Collaborative technologies, like Jive Software, IBM Connections and Newsgator, have come amidst the fanfare of a new and better era of corporate performance. They herald the emergence of a unique class of organisation: a brave new world where social technologies permeate all business functions to drive collaboration, learning and innovation.
But for every success story documenting how these technologies have generated a tidal wave of excellence across the organisation, there are also tales of disappointment and woe.
Frustrated internal comms managers puzzle over their impotent efforts, wondering why these new technologies haven’t spawned the slick ‘networked enterprise’ they’ve heard so much about.
Why, now that the sparkly social technologies of promise have been implemented, are the productivity statistics not peaking? Why aren’t employees seizing the opportunity to connect and share? They’ve had the training, damn it! And there are clear ‘how to’ guides on the intranet AND posters on the all toilet doors. So why the hell isn’t this stuff working?
The answer, more often than not, is culture. A simple little word that represents a deep-rooted, complex medley of attitudes, behaviours and values that flood the veins of every organisation.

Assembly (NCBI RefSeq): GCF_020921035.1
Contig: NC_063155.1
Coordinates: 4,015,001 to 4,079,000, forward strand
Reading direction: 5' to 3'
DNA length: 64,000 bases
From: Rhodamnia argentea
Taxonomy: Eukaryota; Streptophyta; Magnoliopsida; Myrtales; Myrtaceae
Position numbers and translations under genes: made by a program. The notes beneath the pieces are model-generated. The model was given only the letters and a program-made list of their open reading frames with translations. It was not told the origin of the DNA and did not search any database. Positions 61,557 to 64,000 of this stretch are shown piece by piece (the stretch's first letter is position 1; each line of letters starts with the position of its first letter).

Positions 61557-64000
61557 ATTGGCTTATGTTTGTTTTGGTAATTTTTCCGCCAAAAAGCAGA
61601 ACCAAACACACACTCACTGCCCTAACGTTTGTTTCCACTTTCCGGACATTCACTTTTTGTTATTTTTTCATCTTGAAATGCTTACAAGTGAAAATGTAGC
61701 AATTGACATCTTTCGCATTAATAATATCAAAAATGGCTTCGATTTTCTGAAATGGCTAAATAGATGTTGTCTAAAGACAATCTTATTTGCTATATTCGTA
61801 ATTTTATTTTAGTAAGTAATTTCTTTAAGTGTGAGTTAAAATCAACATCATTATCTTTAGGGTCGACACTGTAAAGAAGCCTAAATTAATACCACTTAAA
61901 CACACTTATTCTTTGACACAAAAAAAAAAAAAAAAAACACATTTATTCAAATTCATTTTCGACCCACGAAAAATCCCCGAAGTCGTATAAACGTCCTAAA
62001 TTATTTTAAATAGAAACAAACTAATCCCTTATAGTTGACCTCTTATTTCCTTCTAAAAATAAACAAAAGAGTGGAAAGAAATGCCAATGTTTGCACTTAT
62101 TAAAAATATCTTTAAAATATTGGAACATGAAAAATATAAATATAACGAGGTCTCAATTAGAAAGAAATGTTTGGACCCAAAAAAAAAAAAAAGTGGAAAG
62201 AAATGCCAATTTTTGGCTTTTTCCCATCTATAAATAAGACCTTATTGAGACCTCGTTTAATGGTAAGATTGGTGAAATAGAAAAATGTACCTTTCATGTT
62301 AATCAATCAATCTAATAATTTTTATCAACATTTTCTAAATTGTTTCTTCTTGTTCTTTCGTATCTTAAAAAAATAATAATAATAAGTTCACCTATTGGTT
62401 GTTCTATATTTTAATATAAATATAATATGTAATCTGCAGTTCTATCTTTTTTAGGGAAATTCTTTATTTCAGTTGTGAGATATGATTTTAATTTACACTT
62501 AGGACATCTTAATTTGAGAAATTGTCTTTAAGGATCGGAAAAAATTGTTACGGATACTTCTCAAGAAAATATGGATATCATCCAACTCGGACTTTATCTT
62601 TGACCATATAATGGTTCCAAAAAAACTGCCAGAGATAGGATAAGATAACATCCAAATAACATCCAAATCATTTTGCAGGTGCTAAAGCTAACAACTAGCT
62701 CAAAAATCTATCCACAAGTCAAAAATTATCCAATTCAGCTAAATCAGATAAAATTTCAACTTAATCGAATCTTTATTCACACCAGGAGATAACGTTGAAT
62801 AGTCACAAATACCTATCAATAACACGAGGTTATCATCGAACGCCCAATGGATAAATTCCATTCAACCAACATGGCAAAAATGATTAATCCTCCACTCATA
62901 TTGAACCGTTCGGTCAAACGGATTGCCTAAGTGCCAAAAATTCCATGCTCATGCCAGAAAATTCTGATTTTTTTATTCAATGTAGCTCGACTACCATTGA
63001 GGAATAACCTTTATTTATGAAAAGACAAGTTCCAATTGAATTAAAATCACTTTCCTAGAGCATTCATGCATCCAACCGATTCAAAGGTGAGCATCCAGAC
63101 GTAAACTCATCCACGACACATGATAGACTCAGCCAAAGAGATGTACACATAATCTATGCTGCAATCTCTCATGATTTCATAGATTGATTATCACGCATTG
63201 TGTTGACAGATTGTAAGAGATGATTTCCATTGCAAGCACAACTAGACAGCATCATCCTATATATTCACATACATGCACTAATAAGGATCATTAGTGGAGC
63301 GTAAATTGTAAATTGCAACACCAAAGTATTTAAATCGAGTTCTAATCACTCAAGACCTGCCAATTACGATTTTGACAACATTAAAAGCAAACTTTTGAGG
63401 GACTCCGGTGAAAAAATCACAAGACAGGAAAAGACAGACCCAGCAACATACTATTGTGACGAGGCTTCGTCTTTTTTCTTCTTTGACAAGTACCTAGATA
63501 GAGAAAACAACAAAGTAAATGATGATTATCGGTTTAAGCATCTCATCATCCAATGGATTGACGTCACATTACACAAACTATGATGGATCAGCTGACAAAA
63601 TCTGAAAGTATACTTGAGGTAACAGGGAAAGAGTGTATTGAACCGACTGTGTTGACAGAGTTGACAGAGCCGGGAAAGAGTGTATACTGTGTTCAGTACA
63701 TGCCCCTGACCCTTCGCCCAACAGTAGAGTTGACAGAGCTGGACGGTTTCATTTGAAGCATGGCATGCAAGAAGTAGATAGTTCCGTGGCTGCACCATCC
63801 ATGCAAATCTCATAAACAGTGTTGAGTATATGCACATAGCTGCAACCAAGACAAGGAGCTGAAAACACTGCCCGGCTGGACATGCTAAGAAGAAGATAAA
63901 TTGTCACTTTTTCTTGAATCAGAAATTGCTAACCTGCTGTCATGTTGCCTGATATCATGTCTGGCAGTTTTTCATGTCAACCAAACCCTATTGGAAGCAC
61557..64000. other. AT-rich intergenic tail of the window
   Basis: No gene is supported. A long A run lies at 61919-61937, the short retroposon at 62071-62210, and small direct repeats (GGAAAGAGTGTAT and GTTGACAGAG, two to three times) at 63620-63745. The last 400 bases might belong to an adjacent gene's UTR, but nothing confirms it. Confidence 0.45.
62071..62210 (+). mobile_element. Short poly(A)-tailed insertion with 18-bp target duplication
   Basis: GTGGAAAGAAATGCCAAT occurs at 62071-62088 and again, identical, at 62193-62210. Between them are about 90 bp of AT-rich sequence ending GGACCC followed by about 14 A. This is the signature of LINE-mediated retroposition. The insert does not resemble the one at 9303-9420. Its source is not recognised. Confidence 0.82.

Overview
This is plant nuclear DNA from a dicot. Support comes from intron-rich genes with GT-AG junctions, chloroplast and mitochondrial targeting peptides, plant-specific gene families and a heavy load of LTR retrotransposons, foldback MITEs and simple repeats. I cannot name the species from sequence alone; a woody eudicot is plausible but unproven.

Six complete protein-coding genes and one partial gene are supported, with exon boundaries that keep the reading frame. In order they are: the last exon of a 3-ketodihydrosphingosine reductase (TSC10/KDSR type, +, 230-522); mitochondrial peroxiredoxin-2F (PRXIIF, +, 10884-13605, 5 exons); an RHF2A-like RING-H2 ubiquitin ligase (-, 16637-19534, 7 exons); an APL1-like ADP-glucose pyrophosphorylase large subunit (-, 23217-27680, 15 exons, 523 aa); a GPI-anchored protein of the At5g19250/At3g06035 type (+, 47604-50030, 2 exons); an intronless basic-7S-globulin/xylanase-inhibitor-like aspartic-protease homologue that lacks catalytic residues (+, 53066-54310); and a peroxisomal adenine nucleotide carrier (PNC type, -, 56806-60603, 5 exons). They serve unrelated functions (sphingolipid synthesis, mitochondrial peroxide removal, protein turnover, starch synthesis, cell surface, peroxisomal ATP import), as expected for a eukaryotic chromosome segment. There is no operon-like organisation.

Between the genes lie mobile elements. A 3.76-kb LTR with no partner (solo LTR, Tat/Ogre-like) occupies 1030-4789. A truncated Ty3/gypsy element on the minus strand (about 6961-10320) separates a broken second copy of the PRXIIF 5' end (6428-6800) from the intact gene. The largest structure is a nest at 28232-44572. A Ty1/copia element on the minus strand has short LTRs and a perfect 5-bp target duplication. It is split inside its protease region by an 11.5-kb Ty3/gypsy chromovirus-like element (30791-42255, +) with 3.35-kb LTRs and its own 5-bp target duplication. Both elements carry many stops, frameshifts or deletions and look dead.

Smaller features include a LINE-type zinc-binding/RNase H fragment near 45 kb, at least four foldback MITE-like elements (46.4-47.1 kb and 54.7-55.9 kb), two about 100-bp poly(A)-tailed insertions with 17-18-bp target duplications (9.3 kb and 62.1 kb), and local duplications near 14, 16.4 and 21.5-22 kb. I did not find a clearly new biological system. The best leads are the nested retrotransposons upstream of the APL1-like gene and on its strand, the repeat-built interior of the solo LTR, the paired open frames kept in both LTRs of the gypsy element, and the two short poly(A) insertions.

If earnest corporate values are divorced from the reality of how employees behave, ambition really means Machiavellian politics and feedback is synonymous with criticism, even the most advanced collaborative technology is doomed to fail.
Neglecting to consider or, even worse, ignoring corporate cultures in which cooperation and sharing is not the norm, is a huge mistake when implementing collaborative technologies internally.
These technologies exist to facilitate, not fix. They bring company culture into sharp relief. Whether that’s through outstanding results and world-class performance in highly networked companies, or eerily quiet online workspaces that generate disappointing outputs in those that are less used to cooperation and sharing.
The lesson for internal comms is to focus on people and behaviours before technologies. Work with change management to start influencing broken working practices and guide the leadership team in exemplifying the change you’re looking for.
Shiny new collaborative technologies won’t fix your business, but engaged employees will.
I’ll be exploring some of the ways organisations can encourage positive cultural change, so if you’ve got any helpful tips or examples, please post below :)
Image courtesy of Marcin Wichery.